Implants were strongly fixed to the bone, and areas of brown sequestration were observed around them (Fig.5.). On μCT, no apparent abnormality, such as trabecular destruction, was observed, and the implant surface was in direct contact with the trabecula at various sites (Fig.6.).

Figure 5.

The resected specimen shows a portion of the left maxilla including two implants.

Figure 6.

μCT findings of the resected specimen.

2.4. Histopathological analysis

2.4.1. Histologic preparation

The resected specimen was divided into the lesion including the implants and peri-lesion, i.e., healthy tissue in the resected stump. The bone tissue around the implants was fixed, dehydrated, and embedded in polyester resin (Ligorac®, Wako Pure Chemical Industries, Ltd., Tokyo, Japan). Undecalcified ground sections 15 μm in thickness were cut along the long axis of the implant using the EXAKT Cutting-Grinding System (EXAKT, Norderstedt, Germany) and stained with 1% toluidine blue (pH 7.2), then the bone tissue around the implant was observed under light microscopy. Meanwhile, the bone tissue around the lesion was dehydrated and embedded in paraffin according to the conventional procedure. Some of the sections were stained with hematoxylin-eosin (HE) and AZAAN. Other sections were processed for immunohistochemical analysis by immunostaining with anti-human CD3, CD20, CD45 and CD68 (Daco, Carpinteria, CA).

2.4.2. Peri-implant histopathological findings in undecalcified ground sections

The implant surface was mostly in direct contact with bone tissue, suggesting that osseointegration was maintained until BRONJ development (Fig.7a). No osteocyte was present in the cavity of bone contacting implants or the surrounding trabeculae, nor were there cellular components on the bone surface, and bone tissue mostly showed sequestration (Fig.7b). The marrow cavity was filled with aggregates of actinomycete-like microorganisms, neutrophils, and other necrotized soft tissue (Fig.8a). In addition, adsorption cavities with a worm-eaten appearance were widely present. Normally, bone tissue necrotized in the body is absorbed by osteoclasts, shows sequestration, and is naturally excreted. However, no osteoclasts were present in the resorption cavity, suggesting that active resorption of the bone occurred in the BRONJ developmental process, rather than the resorption of necrotized bone by osteoclasts (Fig.8b).

2.4.3. Histopathological findings around lesions in decalcified sections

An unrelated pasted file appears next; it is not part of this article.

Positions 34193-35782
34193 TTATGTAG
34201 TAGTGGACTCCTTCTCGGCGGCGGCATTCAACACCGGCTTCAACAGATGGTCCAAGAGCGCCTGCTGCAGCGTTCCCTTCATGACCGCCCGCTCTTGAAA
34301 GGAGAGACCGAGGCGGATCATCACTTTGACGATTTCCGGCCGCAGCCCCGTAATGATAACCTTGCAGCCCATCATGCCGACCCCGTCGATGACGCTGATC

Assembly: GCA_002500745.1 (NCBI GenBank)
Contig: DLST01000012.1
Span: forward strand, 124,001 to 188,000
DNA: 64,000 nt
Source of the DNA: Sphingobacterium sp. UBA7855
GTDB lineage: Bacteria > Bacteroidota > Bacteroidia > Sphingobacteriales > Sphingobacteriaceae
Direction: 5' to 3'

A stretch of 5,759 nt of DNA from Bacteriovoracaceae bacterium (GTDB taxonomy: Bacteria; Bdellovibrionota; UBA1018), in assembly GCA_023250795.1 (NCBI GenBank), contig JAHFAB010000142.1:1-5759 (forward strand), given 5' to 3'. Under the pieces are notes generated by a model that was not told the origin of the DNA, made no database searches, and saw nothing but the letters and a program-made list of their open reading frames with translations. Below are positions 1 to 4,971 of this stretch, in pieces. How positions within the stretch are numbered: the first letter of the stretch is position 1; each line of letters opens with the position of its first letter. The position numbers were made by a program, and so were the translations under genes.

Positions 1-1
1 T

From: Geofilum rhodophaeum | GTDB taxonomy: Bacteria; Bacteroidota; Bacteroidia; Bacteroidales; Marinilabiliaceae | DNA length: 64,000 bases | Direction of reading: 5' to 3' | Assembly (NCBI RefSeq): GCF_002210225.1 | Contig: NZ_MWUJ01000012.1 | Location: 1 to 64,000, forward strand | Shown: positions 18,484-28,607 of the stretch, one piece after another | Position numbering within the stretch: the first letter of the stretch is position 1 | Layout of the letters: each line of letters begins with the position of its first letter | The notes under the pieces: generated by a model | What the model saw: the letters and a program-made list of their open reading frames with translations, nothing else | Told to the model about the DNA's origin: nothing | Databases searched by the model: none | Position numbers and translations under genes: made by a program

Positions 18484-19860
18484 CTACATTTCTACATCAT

Osteocytes were present in the bone cavity (Fig.9a,b). The trabecular surface was smooth, and osteoid formation and osteoblast arrangement were observed. Reactive bone formation was also observed at various trabecular sites. Granulation tissue rich in capillary blood

Figure 7.

Histological findings of the tissue from the implants in an undecalcofied sections stained with toluidine blue. (a) Most of the implant surfaces are in direct contact with the bone (× 40). (b) The bone in contact with the implant sureface is necrotic (× 200).

Figure 8.

Histological findings of the tissue from the implants in an undecalcofied sections stained with toluidine blue. (a) Growth of a bacterial colony into the marrow cavity is observed (× 200). (b) Marked bone destruction with a moth eaten appearance is observed on the necrotic trabecular bone surface (× 200).

vessels invaded the bone marrow region (Fig.10a,b). On immunohistological staining, lymphocytes infiltrating the bone marrow were mostly CD3-positive, showing that the cells were derived from T cells. In contrast, only a few lymphoctyes were positive for CD20 and CD45 (Fig.11a,b), but they were considered not to be significant. Multinucleated giant cells strongly positive for CD68, assumed to be osteoclasts, were present at various sites on the trabecular surface (Fig.12a,b).

3. Discussion on the peri-implant BRONJ developmental mechanism

No viewpoint regarding the pathogenesis of BRONJ has been established. Based on clinical experience, mucosal injuries caused by poorly fitting dentures and oral surgical treatment, such as that for periodontal disease and tooth extraction, have been reported as local risk factors, but this patient received no surgical dental treatment during the BP administration

Figure 9.

Histological findings of the tissue around the lesion in a decalcified thin section. (a) The trabecular bone surface are smooth (HE stain; × 40); b) Growth of fibrous connective tissue and vascular formation are observed in the marrow(HE stain, × 100).

Figure 10.

Histological findings of the tissue around the lesion in a decalcified thin section. (a) Numerous lymphoid cells are observed in the marrow (HE stain; × 200). (b) Lining cells and osteoid formation are observed (AZAN; × 100).

Figure 11.

Immunohistological staining ot hte tissue around the lesion in a decalcified thin section. (a) Many lymphoid cells are positive for anti-human CD3 (× 200). (b) Only a few lymphoctyes are positive for CD20 (× 200).

Figure 12.

Immunohistological staining ot hte tissue around the lesion in a decalcified thin section. (a) Only a few lymphoctyes are positive for CD45 (× 200). (b) Multinuclear cells are strongly positive for anti-human CD68 antibody (× 200).